On 4/19/96, Patray filed "Out of State Affidavits" showing 3/28/96 personal service of the Summons and Complaint upon defendants Northwest, James and Jason Van Treese, Jim Perkins and Ann Cude. Upon defendants' failure to file an Answer, Patray moved the Court for entry of default on 5/8/96. He certified that on 5/7/96 he served James Van Treese by mail with a copy of his motion, though he referenced it as "plaintiffs' Motion for entry of Clerk's Default Judgment" (emphasis added) when in fact he made it clear, on page 1 and in ¶ 7 of the motion, that he sought entry by this Court. No response has been filed. See Rule 55(b)(2) (3-day notice required); Local Rule 7.5 (15-day motion reply period).

II. ANALYSIS

A motion for the Court's entry of judgment by default is not granted as a matter of right, and in fact is judicially disfavored. 10 Charles A. Wright, Arthur R. Miller Mary Kay Kane, Federal Prac. Proc. Civil 2d §§ 2681, 2685. That is why F.R.Civ.P. 55(b)(2) vests the Court with judicial discretion in determining whether the judgment should be entered. Id. § 2685 at 421 (citing Mason v. Lister, 562 F.2d 343, 345 (5th Cir. 1977)). In that regard, the commentators indicate that

In contrast to the Clerk's "entry of default," Rule 55(a), which becomes a "fact [that] is simply noted on the docket," 6 Moore's Fed.Prac. ¶ 55.03[1] at 55-19, after which the non-appearing, defaulting party loses the right to receive notice of future proceedings. Id. ¶ 55.03[2]. At that point the plaintiff can further move the Clerk to enter default judgment if the other conditions of Rule 55(b)(1) are met. Id.; 6 Moore's Fed.Prac. ¶ 55.04 (those conditions are that the claim must be for a sum certain, upon the failure to appear by a defendant who is neither an infant nor an incompetent). In one case a Clerk's entry of default and entry of the default judgment both occurred on the same day. FDIC v. Spartan Mining Co., 96 F.R.D. 677, 679 (S.D.W.Va. 1983), aff'd, 731 F.2d 1134 (4th Cir. 1984).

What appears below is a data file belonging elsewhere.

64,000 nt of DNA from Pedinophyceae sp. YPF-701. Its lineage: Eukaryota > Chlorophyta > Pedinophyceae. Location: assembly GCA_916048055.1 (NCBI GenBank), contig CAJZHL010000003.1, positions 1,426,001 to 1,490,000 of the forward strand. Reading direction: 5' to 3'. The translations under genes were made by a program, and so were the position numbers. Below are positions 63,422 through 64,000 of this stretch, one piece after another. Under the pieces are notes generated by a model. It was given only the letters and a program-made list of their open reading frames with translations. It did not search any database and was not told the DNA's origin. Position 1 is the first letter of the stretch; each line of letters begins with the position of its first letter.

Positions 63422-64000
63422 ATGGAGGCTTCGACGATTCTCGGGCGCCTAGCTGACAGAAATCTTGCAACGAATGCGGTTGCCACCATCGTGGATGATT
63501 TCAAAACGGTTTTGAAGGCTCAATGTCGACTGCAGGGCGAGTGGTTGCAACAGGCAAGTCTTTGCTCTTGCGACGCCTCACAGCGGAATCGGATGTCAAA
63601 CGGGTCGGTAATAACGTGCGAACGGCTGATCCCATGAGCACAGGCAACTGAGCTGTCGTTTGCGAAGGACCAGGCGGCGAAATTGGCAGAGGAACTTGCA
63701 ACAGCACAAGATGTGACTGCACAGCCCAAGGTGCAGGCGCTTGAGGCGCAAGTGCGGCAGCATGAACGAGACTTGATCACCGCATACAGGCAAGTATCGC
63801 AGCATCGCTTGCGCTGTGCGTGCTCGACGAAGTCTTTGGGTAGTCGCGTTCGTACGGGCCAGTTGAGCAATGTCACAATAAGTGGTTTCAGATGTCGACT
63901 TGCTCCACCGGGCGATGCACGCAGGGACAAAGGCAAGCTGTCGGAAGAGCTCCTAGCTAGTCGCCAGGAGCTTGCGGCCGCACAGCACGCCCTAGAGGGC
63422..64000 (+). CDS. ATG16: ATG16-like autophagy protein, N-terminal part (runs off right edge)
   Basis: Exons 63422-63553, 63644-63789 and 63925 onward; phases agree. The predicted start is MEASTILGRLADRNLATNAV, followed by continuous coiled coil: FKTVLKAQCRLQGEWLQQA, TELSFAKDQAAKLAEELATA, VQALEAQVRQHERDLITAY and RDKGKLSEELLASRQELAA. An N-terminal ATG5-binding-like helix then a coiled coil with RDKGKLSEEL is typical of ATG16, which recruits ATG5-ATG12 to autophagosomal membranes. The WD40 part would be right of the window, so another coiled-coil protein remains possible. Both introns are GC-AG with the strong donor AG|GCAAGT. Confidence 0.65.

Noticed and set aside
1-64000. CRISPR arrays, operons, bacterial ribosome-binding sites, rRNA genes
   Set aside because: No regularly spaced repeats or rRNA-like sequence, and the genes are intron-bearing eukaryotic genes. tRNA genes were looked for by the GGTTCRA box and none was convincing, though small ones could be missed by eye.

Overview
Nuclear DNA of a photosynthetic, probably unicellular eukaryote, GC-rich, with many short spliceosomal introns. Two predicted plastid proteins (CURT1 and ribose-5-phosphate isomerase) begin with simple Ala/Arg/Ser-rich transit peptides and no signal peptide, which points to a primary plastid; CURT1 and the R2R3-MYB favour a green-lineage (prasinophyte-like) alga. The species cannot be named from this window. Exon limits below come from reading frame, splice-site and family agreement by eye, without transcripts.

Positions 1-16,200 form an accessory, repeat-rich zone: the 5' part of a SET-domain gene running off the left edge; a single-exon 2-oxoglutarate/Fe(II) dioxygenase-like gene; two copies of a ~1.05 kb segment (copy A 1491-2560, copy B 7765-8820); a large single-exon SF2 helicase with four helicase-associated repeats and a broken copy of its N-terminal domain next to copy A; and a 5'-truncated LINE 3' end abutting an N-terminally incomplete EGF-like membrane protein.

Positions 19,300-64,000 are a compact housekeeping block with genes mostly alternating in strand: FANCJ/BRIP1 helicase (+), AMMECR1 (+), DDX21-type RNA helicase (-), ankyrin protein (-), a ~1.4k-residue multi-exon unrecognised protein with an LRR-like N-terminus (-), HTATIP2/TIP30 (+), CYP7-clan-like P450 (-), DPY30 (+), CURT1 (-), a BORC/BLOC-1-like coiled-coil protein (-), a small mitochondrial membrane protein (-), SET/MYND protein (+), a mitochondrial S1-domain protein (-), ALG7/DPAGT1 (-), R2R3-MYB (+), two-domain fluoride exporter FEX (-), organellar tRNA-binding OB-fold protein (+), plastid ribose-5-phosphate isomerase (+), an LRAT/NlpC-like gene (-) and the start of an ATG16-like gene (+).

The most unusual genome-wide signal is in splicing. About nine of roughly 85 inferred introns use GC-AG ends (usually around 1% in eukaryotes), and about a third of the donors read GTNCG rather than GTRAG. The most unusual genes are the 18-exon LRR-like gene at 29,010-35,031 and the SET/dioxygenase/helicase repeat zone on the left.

[t]he ability of the court to exercise its discretion and refuse to enter a default judgment is made effective by the two requirements in Rule 55(b)(2) that an application must be presented to the court for entry of judgment and that notice of the application must be sent to the defaulting party if he has appeared. 10 Federal Prac. Proc. Civil 2d § 2685 at 423 (emphasis added).

The appearance requirements are not strict. See Key Bank of Maine v. Tablecloth Textile Corp., 74 F.3d 349, 353 (1st Cir. 1996); 10 Federal Prac. Proc. Civil 2d § 2686; 6 Moore's Fed.Prac. ¶ 55.05[3]. Nevertheless, no defendant has made any sort of appearance in this case. Thus, while Patray's own certification reveals that he served only defendant James Van Treese with the instant motion, and therefore notice has not been provided to the remaining defendants, nevertheless, their prior non-appearance in this case neutralizes Patray's Rule 55(b)(2) notice obligation. It is in that sense that the formality of first having default "entered" on the docket for the purpose of facilitating notice is, at this point, dispensable. See Meehan v. Snow, 652 F.2d 274, 276 (2nd Cir. 1981), discussed in 6 Moore's Fed.Prac. ¶ 55.03[1] n. 15.

For that matter, Patray had the right to entry of default by the Clerk on non-appearance grounds, see Rule 55(b)(1); 10 Federal Prac. Proc. Civil 2d § 2683 at 415-16; § 2686 at 430, though apparently only for the liquidated damages portion of his complaint. 6 Moore's Fed.Prac. ¶ 55.04 (claim must be for a sum certain, upon the failure to appear by a defendant who is neither an infant nor an incompetent).

In any event, the Court does not view these developments as inhibiting its duty to exercise discretion in doing same. 10 Federal Prac. Proc. Civil 2d § 2683 at 416 ("To make certain that they occur only in appropriate cases, the courts have discretionary power to deny a motion for judgment by default, even when a technical default has occurred, and to allow the action to be tried on the merits"). The following principles guide this Court's discretion:

(1) The Court must have personal and subject-matter jurisdiction over the defendants. 10 Federal Prac. Proc. Civil 2d § 2682 at 407. "The presence of the court's jurisdiction should appear on the face of the complaint." 6 Moore's Fed. Prac. ¶ 55.02[3].
(2) "Upon entry of a default judgment, the well-pleaded allegations of the complaint are to be accepted as true, except those relating to the amount of damages." Sales v. Republic of Uganda, 828 F. Supp. 1032, 1038 (S.D.N.Y. 1993).
(3) However, "[t]he complaint must state a cause of action." 6 Moore's Fed.Prac. ¶ 55.02[3] at 55-9. In other words, "[j]udgment by default may be granted only for such relief as may lawfully be granted upon the well-pleaded facts alleged in the complaint." 6 Moore's Fed. Prac. ¶ 55.02[2] at 55-20.